From University News Services
By Lois Gray
University of Iowa political science major Dan Olinghouse was sitting in a café in Tarhir Square in downtown Cairo when the Egyptian protests erupted Jan. 25.
The 25-year-old UI junior from Ankeny was in his second semester of an independent study abroad program at the American University in Cairo when the historic revolution began sweeping the streets of Cairo.
Olinghouse said he wanted to be a part of the protests to make a difference. He watched as the first demonstrators moved into Tahrir, and he then immediately got involved in the demonstration.
“I thought it was amazing that people were doing it, because I am well aware of Egypt’s governmental ‘situation,’” he said.
He added he was tear-gassed and sprayed with a high-powered water cannon during the march.
“Then, since I was at the front lines of the protest as we started to take Tahrir, I was assaulted by the police and my camera was taken,” Olinghouse said. “ I never got the camera back, and the remainder of pictures and videos I took were from a cell phone.”
Olinghouse said he knew his parents would be worried and so he kept in contact with his family on Facebook until the Internet and phones were shut off. In addition, his UI study abroad adviser, Maria Hope, had gotten in touch with his father, per standard UI procedure, to help address concerns ranging from his safety to financial and academic issues.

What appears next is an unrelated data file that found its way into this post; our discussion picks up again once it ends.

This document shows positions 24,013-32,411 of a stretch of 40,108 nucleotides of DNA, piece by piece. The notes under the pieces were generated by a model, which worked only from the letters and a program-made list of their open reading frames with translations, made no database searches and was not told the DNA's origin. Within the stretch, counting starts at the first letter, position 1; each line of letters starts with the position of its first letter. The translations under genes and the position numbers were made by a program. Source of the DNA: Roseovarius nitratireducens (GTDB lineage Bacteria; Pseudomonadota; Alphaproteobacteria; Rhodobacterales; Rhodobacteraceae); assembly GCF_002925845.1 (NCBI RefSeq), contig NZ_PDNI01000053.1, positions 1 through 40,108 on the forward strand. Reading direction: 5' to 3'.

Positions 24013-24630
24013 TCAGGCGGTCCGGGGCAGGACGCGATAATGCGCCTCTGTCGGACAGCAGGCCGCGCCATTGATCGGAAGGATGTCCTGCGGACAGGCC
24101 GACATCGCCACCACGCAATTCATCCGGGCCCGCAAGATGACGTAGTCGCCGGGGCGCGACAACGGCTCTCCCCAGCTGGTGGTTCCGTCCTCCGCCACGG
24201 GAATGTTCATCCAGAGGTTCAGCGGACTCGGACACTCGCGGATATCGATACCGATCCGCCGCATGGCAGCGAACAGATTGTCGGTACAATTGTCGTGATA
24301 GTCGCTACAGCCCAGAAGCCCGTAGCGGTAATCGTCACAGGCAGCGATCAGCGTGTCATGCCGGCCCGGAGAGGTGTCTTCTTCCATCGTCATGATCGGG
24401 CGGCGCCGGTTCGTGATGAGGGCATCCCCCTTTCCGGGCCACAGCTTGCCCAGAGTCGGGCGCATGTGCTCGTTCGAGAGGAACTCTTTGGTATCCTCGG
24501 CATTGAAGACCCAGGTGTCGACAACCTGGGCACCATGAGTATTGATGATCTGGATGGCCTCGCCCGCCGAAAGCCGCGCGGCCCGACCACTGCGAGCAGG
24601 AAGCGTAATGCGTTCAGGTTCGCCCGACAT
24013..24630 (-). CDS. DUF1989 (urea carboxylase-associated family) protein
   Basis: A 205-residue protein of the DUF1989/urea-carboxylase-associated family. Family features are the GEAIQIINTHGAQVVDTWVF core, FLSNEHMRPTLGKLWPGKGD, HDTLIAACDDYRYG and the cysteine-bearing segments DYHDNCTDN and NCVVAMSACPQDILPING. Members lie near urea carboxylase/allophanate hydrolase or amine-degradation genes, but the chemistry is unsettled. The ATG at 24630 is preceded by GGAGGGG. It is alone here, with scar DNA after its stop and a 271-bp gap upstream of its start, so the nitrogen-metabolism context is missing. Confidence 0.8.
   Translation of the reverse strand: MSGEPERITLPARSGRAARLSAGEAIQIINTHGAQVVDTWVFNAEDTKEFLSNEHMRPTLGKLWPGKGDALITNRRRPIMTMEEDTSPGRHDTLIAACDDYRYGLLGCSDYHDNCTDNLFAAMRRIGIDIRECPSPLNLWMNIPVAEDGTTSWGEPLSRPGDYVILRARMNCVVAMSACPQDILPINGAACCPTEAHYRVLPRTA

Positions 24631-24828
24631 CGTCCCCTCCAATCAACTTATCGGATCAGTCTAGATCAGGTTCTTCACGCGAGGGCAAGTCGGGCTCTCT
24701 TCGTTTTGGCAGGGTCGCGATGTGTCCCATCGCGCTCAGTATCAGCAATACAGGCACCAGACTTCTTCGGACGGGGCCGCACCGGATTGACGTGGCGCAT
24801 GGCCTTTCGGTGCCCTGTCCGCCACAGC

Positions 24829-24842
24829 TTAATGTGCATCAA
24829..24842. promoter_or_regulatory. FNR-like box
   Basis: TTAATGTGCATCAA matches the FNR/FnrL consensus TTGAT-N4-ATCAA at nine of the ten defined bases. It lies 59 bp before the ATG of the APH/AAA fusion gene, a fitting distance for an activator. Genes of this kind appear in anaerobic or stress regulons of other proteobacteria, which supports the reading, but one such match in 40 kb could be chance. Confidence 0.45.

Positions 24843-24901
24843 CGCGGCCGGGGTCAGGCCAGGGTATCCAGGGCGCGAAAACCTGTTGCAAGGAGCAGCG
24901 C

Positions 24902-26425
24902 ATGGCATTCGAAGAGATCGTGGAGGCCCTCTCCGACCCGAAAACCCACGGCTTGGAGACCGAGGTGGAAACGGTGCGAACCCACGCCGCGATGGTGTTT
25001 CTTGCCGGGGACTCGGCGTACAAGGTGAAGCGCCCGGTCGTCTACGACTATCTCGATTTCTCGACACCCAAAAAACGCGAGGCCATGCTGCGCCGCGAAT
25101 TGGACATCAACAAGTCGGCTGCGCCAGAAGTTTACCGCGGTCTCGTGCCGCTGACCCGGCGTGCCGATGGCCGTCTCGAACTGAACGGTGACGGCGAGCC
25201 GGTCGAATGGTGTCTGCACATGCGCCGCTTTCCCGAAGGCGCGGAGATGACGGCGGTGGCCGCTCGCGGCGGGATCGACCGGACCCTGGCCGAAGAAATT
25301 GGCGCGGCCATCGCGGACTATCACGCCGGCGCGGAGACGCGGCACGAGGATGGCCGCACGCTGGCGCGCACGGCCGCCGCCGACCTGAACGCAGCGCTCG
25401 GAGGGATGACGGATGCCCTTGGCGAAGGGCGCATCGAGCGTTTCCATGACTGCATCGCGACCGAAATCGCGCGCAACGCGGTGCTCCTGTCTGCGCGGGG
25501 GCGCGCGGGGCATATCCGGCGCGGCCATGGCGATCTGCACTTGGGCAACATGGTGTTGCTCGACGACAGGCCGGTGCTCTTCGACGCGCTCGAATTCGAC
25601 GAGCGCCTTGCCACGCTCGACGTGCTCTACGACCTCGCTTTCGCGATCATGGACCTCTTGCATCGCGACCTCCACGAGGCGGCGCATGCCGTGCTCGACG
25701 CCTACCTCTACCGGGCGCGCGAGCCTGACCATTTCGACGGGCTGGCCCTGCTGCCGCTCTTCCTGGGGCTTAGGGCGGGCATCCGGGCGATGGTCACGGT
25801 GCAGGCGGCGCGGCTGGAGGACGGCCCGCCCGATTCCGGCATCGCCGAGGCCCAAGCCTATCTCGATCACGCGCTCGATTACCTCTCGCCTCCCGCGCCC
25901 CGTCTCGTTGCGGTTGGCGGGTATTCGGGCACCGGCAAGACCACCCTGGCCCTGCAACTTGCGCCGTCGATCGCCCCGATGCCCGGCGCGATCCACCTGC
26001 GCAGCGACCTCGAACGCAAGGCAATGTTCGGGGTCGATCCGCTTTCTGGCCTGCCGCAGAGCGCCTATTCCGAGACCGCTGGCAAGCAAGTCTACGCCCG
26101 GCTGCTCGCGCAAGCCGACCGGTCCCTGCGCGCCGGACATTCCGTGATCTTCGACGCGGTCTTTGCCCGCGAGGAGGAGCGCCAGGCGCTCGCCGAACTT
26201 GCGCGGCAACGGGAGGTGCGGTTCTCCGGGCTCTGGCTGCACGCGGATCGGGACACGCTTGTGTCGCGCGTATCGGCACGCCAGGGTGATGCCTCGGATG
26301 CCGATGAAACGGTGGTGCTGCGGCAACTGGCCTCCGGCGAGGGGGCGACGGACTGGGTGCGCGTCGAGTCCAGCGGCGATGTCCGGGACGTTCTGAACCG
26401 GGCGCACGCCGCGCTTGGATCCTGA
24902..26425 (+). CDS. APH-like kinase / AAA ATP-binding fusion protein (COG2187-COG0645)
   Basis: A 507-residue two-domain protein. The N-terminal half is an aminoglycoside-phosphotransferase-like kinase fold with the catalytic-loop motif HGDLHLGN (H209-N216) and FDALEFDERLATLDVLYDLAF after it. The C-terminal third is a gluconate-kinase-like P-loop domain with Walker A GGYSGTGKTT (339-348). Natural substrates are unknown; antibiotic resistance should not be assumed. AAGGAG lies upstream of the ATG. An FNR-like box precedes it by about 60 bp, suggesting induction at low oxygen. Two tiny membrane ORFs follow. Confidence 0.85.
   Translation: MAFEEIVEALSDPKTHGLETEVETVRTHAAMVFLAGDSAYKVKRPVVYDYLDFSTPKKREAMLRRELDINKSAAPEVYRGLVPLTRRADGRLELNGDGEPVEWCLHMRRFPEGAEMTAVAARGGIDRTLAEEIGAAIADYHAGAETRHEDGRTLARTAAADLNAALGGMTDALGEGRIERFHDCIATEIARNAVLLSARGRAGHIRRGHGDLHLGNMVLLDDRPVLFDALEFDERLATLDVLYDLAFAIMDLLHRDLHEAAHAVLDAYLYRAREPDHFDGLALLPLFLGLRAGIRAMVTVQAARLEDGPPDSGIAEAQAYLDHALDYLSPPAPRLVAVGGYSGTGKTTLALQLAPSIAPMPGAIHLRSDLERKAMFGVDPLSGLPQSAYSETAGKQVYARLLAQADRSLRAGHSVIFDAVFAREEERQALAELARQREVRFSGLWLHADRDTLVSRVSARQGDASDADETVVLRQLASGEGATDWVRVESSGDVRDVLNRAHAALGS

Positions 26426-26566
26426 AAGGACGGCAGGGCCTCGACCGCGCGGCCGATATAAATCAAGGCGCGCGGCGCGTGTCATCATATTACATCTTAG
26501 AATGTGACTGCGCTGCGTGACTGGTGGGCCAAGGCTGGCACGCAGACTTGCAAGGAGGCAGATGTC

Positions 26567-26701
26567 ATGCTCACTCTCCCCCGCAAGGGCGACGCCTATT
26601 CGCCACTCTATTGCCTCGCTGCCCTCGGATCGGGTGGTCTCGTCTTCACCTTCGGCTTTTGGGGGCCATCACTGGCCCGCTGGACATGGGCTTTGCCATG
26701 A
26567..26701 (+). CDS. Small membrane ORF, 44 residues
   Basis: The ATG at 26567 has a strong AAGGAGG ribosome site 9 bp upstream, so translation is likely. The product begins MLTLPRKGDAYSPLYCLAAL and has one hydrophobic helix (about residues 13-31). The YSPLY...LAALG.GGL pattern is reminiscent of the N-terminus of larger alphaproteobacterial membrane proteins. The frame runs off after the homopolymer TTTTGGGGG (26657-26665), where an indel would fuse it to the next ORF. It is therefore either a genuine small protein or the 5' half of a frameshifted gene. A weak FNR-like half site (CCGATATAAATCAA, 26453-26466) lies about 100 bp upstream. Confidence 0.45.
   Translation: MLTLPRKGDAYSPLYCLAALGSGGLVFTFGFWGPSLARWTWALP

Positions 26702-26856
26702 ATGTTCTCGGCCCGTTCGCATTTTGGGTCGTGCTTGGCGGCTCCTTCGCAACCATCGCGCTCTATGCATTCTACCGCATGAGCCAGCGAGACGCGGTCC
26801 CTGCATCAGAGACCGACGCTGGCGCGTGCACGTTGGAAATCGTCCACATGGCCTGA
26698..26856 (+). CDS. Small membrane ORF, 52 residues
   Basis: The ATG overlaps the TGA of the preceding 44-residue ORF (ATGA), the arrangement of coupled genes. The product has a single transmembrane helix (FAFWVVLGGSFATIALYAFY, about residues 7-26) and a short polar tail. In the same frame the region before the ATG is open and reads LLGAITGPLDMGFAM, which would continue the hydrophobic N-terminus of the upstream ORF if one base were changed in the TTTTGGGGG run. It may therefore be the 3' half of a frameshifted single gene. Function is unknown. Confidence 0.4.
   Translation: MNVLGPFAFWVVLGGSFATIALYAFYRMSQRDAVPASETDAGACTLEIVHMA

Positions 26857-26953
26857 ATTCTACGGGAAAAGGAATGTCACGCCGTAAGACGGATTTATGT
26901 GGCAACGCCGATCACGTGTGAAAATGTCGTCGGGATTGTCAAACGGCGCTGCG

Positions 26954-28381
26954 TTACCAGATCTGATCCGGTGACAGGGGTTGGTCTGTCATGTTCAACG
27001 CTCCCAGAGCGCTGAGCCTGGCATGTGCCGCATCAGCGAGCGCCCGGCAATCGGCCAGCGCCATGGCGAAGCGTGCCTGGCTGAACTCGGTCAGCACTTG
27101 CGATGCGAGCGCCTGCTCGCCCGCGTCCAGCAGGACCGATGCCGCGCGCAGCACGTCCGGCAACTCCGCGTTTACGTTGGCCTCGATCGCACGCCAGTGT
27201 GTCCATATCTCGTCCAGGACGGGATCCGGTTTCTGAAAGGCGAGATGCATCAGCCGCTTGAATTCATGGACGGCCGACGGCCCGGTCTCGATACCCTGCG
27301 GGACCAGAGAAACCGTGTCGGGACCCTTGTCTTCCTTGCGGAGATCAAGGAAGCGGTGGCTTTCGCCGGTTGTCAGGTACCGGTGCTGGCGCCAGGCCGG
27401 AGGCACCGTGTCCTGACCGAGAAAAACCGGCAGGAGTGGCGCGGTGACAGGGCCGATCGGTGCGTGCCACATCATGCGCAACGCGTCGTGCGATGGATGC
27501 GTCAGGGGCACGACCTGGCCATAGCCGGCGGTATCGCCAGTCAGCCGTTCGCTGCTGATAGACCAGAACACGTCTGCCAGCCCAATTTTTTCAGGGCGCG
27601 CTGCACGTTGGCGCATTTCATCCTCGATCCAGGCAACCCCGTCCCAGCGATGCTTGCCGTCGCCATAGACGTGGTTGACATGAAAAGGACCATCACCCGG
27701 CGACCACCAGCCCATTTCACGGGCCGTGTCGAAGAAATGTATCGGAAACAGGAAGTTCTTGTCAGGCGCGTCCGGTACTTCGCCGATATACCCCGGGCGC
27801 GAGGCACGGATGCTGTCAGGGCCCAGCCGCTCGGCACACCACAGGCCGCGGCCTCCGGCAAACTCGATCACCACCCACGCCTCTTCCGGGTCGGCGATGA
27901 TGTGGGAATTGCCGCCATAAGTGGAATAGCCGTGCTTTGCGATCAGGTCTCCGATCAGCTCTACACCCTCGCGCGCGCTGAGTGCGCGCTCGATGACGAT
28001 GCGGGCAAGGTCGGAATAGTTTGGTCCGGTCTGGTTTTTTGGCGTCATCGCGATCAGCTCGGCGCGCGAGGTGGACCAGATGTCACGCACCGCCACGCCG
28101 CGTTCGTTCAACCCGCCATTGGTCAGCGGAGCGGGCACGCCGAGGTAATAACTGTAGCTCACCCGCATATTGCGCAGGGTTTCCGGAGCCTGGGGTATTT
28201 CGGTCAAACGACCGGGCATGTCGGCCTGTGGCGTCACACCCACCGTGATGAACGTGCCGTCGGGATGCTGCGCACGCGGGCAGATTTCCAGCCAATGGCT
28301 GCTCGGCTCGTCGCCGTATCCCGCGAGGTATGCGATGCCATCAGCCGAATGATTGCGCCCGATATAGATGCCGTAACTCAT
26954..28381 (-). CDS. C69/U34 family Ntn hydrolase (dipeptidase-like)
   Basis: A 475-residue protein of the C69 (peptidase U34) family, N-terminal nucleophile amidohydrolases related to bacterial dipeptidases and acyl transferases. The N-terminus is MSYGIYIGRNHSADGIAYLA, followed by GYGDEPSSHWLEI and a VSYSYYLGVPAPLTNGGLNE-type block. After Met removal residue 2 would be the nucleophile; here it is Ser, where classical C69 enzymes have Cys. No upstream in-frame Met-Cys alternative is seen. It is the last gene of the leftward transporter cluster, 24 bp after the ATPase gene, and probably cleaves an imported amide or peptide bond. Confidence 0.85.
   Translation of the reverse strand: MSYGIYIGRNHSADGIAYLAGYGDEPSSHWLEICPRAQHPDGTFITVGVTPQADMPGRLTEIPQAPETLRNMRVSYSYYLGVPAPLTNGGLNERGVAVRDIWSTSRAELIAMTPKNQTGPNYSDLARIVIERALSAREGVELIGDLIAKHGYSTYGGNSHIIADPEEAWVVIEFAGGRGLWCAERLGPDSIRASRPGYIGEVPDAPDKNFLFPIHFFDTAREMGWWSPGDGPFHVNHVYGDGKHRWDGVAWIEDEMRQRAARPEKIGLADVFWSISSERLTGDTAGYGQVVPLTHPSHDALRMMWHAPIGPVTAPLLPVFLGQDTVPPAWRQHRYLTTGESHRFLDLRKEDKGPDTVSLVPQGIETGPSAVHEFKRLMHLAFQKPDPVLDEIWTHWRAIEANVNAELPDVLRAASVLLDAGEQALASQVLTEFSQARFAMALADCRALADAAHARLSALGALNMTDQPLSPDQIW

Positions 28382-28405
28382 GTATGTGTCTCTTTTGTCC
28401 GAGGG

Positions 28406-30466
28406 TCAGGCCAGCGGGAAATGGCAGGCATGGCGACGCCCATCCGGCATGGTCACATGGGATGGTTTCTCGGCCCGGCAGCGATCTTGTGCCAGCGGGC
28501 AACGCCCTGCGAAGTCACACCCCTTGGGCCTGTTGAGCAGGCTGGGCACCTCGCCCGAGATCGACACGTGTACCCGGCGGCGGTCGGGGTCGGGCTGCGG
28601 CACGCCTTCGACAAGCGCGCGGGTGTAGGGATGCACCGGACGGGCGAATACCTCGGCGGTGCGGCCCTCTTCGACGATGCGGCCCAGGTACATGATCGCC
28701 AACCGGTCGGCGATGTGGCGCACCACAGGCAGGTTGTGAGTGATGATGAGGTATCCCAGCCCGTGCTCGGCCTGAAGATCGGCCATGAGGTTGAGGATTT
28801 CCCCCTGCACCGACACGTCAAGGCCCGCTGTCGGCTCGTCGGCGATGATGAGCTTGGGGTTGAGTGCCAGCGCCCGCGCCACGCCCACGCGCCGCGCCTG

Olinghouse said he decided to leave Egypt after an unusually violent string of clashes outside his apartment Feb. 1 and 3, which was located two to three blocks from Tahrir, near The Egyptian Museum.
He said he made a split-second decision, and was packed and in a cab to the airport within 25 minutes. He tried to buy a commercial flight to Paris, but the banks were down and his credit card wouldn’t work, so he was able to get on an evacuation flight to Frankfurt, where he was stranded for a day.
After a three-day odyssey, he arrived at Chicago O’Hare International Airport Feb. 6 and was met with joyful hugs from family and friends.
When Olinghouse first decided to study abroad, he said he had no idea that he would be part of history. Like many other UI students, he wanted to learn about a new country and culture and gain new language skills.
“I decided to study abroad because I wanted to improve my Arabic through immersion,” he said, adding that the program was his first experience abroad. “Egypt is full of history. The American University in Cairo is a highly regarded school, and the Egyptian dialect of Arabic is prominent because of Egypt’s large role in the Arab world.”
He said he took a political Islam class, International Relations of the Middle East, Egyptian Foreign Policy and Elementary Arabic 3 in the fall 2010 semester and had just returned to Egypt on Jan. 21 after coming home for the winter break.
He said he’d like to return to Egypt, but for now, he will resume classes at the UI. Olinghouse is also working on putting together a short film about the experience to help educate and inspire others.
Would he still encourage other students to study abroad?
“Yes, absolutely -– get out of the country. Only 30 percent or so of Americans even hold passports,” he said. “No matter where you go, it will be one of the most meaningful things you will ever do in your life, and it will open up things within you that you never knew you had.”
Olinghouse made deep friendships while there, and he said he will continue to watch the developments in the country with keen interest.
“I have the highest hopes for Egypt’s future, and I can only hope that my relatively little contribution to the revolution will end up being one small part of the story of the Egyptian peoples’ fight to be heard and respected by their government and international community,” he said.